When he grazes, most of the time he likes to be next to me. Right next to me.  As in almost on top of me. Every now and then he'll raise his head to noodge me, like he's making sure I'm still there.




If he's on the cross-ties and I leave, he often yells for me.  If there's something scary, like the big fan they brought in to help cool the barn during the hot weather, he starts whinnying as soon as I leave his side.  I can walk the 10 feet to the other side of the aisle and he'll do a rumbly little whinny
.  If I leave his sight the decibel level and intensity escalates until he can see me again.

He was so funny at a horse show we recently went to.  I walked around the front of the trailer to get something from the dressing room and he started hollering as soon as he lost sight of me.  The second he saw me through the dressing room windows he stopped in mid-yell, jammed his nose against the window and exhaled loudly, as if to say, "Oh, thank God. I thought you'd left me."  (I know, anthropomorphize much?)

If I come to his stall when he's eating he will actually leave his feed tub and come over to me.  Have you ever seen a horse do that? I haven't.  Maybe it was because Sug wouldn't leave her food unless I was covered head to toe in Stud Muffins, peppermints, and Oreos.

I mean, on one hand I love that he's so attached.  On the other I worry that he's got separation anxiety and there's something I need to be doing to make him more self-assured.

What does you horse do that shows you he/she loves you?

Thursday, June 2, 2016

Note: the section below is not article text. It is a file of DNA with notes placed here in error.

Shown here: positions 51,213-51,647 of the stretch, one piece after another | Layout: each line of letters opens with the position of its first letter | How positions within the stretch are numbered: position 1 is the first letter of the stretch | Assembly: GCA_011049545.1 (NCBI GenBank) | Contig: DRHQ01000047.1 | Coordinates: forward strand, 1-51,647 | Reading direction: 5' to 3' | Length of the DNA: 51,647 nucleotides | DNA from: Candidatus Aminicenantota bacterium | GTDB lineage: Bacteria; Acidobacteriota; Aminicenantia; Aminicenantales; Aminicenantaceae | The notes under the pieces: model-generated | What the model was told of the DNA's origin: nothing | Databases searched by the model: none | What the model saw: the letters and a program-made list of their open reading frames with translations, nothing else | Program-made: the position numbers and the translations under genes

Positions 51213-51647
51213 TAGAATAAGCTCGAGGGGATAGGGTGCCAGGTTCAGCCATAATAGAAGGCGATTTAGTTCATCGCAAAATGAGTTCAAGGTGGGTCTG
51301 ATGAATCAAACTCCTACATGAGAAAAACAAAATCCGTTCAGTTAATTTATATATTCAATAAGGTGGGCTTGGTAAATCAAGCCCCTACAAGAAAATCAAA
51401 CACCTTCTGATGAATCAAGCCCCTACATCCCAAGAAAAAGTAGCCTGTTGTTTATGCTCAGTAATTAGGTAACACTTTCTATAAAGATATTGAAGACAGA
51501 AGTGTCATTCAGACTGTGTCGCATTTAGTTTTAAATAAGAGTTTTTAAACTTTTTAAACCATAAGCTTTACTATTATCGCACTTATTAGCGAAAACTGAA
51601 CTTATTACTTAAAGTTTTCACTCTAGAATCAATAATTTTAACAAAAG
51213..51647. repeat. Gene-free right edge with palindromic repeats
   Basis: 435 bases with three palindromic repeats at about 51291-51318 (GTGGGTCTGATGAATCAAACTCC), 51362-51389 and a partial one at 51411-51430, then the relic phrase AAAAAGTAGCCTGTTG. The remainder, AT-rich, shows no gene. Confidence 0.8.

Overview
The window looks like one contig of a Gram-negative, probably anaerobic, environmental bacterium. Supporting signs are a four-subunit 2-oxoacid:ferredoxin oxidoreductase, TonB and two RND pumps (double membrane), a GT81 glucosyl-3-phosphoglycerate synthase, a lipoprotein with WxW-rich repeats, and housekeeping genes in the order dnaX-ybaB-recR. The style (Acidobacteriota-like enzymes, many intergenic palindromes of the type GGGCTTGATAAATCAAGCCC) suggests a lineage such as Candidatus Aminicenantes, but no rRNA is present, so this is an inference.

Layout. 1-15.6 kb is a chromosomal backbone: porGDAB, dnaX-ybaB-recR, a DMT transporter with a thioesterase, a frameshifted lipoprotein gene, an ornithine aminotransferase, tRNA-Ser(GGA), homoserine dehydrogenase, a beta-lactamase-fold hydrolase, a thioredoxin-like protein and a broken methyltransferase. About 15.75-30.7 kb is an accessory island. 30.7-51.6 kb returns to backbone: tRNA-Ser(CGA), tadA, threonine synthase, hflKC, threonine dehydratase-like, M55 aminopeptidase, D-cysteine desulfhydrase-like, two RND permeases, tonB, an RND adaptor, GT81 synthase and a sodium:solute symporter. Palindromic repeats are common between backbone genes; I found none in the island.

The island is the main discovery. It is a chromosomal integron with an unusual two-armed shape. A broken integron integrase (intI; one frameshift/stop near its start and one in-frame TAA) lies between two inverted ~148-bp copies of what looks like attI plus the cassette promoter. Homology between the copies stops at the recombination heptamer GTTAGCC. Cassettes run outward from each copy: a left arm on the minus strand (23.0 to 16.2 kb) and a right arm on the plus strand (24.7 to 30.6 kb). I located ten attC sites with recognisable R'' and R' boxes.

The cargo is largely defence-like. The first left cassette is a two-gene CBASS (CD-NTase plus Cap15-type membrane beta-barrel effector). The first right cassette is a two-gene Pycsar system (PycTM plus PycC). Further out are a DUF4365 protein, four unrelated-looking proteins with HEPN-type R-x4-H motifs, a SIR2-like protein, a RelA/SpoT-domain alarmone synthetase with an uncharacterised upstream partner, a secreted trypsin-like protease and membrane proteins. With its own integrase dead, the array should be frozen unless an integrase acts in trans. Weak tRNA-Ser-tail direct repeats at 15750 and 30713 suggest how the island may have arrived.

Field Trip For Indy

Where are we, Mom?
I have a (relatively) new trailer, which I call the HMS Valium.  When I first got it I did not have a horse.  Pretty much the whole "cart before the horse" cliché.  As you can surmise, I did not get to use my trailer much.

Then in October I got Indy.  When I took him to get a pre-purchase exam there was much drama surrounding the loading process. Indy wanted absolutely nothing to do with the Great Big White Box.  When we moved to a new barn in October, my trainer and I thought rather than fight with him we'd see if he would like a different type of trailer (mine's a bumper pull with a rear loading ramp, theirs is a 3 horse with a ramp on the side.)  He didn't.  He didn't want to get on that trailer and when we arrived at the new place he came flying off it like his hair was on fire.

Over the fall, winter, and spring I worked on his trailer issues and learned some natural horsemanship from the lovely Dom Nawrot of Thumbs Up Horsemanship.  I want to do clinics and trail paces, so I need Indy to get on the trailer with no histrionics or bribing. I also figured learning natural horsemanship would be a great way to understand Indy better and bond with him.  We took our time and didn't push him and now Indy has no issues whatsoever getting on and off the Great Big White Box.